• corticosteroids to treat moderate to severe UC, particularly if you do not respond to aminosalicylates
  • immunosuppressants for moderate to severe UC
  • biologics to reduce inflammation in cases of moderate to severe UC

Find out more about treatment options for UC. You can also learn about finding the right treatment for UC.

Surgery for ulcerative colitis

You may require surgery if you have more severe ulcerative colitis (UC) or cannot manage your symptoms with medication. Your doctor may also recommend surgery if you have UC and any of the following:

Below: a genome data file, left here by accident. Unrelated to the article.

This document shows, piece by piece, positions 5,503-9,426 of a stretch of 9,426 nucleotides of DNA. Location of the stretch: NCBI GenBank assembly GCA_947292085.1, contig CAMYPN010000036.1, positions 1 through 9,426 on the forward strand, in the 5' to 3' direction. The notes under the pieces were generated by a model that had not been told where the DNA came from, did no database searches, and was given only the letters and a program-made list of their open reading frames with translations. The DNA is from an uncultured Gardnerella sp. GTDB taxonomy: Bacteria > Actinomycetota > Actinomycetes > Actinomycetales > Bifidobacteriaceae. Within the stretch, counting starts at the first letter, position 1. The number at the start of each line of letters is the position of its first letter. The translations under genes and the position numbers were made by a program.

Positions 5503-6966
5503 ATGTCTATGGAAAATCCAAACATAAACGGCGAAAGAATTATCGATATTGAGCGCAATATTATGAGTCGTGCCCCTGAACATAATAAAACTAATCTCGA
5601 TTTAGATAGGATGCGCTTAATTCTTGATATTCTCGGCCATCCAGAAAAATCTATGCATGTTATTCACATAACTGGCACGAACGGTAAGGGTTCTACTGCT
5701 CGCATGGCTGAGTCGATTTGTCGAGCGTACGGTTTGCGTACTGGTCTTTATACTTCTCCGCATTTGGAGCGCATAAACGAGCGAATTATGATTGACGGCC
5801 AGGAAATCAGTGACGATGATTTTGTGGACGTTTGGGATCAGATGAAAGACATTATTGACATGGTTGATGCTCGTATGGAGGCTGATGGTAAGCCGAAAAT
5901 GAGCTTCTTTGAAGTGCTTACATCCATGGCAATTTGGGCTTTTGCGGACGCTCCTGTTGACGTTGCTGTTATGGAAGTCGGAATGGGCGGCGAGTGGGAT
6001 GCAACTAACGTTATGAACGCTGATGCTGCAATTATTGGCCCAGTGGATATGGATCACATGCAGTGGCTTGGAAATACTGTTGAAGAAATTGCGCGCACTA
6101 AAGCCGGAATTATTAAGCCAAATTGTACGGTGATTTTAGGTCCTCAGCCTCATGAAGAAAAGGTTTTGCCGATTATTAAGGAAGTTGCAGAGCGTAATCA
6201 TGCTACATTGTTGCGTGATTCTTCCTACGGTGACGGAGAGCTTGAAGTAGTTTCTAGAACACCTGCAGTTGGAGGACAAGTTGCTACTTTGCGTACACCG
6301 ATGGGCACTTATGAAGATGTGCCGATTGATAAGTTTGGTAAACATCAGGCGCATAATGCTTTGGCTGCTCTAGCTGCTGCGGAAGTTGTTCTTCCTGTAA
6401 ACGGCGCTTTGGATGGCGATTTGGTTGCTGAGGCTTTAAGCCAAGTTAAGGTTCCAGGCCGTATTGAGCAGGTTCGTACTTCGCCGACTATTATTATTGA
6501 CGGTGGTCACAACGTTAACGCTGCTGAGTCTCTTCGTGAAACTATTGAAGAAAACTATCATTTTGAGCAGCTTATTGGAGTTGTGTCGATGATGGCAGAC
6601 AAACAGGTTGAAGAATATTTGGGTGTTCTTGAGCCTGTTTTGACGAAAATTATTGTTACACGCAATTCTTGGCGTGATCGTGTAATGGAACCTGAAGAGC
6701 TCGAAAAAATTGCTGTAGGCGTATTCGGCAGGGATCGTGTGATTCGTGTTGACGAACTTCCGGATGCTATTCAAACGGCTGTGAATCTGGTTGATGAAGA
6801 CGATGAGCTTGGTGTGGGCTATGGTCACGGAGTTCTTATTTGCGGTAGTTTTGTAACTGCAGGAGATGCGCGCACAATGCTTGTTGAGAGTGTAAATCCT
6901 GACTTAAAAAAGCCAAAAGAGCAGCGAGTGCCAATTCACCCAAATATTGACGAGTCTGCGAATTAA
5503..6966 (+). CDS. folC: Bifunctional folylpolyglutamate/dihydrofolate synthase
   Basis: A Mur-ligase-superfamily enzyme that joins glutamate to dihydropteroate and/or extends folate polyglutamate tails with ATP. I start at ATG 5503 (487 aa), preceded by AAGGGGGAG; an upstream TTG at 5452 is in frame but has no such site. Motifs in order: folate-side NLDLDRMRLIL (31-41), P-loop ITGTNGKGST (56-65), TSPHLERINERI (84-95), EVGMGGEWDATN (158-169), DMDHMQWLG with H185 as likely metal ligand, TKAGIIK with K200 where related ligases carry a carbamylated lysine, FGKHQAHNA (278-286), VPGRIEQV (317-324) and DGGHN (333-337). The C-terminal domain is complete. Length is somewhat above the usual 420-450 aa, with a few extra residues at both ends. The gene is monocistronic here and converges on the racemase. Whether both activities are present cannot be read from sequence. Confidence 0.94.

Types of surgery you may require include:

  • Proctocolectomy: removing the large intestine
  • Ileostomy: creating an external opening after removal of the large intestine
  • Ileoanal reservoir surgery: creating a pouch from the ileum, which is the end of the small intestine, and then attaching the pouch to the anus

UC procedures may be open surgery or laparoscopic. Laparoscopic surgery is when a surgeon makes a small cut in the abdomen, while open surgery requires a larger cut.

Your doctor and surgeon will be able to advise on the type of surgery they recommend. They will also be able to answer any questions you may have about your procedure and other treatments.

Learn more about ulcerative colitis surgery.

What diet is best for ulcerative colitis?